The Treasury Department started issuing 20-year debt in 2020, and there was not a lot of enthusiasm for it due to fears about liquidity because there wasn’t a pile of older 20-year bonds out there that were being traded – it was either 10-year or 30-year. Last year, the difference was about 20 basis points (this fluctuates some). In recent months, the difference has shrunk to about half as people are getting more comfortable with the liquidity risk. But still, higher yield, less duration.

  3. Phoenix_Ikki says:

    Looking at the market today, looks like they found that temporary crack relief in this data to go back to the narrative that, inflation is not that bad and rate cuts still coming guys…hopium is hell of a drug..

  4. Gary says:

    Jerome Powell said the Federal Reserve was “data driven,” but he never described the action that the Federal Reserve is driven to.

    • CCCB says:

      And it doesnt matter how you jigger the numbers – core / noncore, seasonal / non seasonal, adjusted / non adjusted, smoothed / un smoothed, moving average / monthly….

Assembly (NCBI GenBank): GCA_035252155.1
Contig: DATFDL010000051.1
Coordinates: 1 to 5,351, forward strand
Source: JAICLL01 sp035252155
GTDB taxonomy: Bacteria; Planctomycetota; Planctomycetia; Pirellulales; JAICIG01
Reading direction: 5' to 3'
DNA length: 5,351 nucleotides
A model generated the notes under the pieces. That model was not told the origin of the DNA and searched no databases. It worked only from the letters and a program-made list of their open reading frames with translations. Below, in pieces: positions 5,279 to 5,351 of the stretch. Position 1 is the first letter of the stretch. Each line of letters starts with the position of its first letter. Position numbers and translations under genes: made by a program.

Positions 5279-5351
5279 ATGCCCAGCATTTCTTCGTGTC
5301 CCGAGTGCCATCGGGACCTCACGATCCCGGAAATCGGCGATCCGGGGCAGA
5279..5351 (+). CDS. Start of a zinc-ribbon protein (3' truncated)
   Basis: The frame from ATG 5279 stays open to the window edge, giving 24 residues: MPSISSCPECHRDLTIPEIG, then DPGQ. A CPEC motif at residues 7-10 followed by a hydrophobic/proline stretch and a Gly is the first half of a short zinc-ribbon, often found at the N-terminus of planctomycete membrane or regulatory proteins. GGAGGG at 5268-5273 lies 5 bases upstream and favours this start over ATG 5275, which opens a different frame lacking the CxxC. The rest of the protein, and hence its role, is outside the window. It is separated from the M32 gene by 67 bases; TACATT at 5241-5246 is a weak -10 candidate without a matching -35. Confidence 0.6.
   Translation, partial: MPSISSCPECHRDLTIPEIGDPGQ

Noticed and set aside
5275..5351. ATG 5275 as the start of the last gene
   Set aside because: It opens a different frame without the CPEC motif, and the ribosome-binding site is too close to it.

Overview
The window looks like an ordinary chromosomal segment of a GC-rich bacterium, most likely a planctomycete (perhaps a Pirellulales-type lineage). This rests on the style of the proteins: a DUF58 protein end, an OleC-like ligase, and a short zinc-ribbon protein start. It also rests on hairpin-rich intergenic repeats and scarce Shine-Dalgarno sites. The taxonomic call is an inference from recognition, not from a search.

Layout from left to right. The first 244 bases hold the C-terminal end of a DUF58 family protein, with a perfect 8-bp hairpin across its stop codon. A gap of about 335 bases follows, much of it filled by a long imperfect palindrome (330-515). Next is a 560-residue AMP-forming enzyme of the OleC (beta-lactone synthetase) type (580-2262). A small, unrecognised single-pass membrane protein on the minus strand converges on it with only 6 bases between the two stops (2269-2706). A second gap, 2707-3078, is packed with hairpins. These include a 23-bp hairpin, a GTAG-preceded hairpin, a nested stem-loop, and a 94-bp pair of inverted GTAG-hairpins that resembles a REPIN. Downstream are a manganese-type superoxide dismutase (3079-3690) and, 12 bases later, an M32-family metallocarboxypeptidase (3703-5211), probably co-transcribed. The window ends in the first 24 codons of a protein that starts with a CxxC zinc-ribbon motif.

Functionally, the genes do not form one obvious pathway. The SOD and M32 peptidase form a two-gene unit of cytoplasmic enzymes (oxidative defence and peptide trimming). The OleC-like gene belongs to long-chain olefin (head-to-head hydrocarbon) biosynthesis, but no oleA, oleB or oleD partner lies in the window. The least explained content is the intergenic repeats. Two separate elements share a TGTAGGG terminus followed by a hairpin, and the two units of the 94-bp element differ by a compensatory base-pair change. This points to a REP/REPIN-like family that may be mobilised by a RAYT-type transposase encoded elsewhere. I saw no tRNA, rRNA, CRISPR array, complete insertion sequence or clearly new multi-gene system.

Those are just tools to get a number closer to what the numbers crunchers want.

      The data, raw or jiggered, points to the same thing – inflation is heading back up.

      Which leads to the same conclusuon – policy isnt restrictive enough.

      To break inflation, you have to break the economy = recession

      • GuessWhat says:

        AGREED 100%.

        But, we all know the Fed isn’t going to do that, so inflation will continue to build slowly throughout most of ’24. The Fed stopped 50-basis points too soon. CRE isn’t going to be a major issue in ’24, which will add pressure to the Fed.

        YES, a recession IS the fix, but the Fed will force us to live with higher for much longer. What will be really interesting is if Trump wins. That create a pretty big bounce in consumer & business expectations. Then, the Fed may be forced in December to raise rates. Biden is a lame duck with is JPowell building towards that status as he heads towards his May 2026 departure.

        The questions are these: How does he react to all this to preserve his legacy? And how much does he dislike Trump, if he’s re-elected. These are very key considerations.

      • dang says:

        As a statistic I would say that inflation measurements are still below the average and that double the measurement, 7.5 pct inflation is just as likely as 3.5. Since the hive moves in response to a random sample as if were determinative.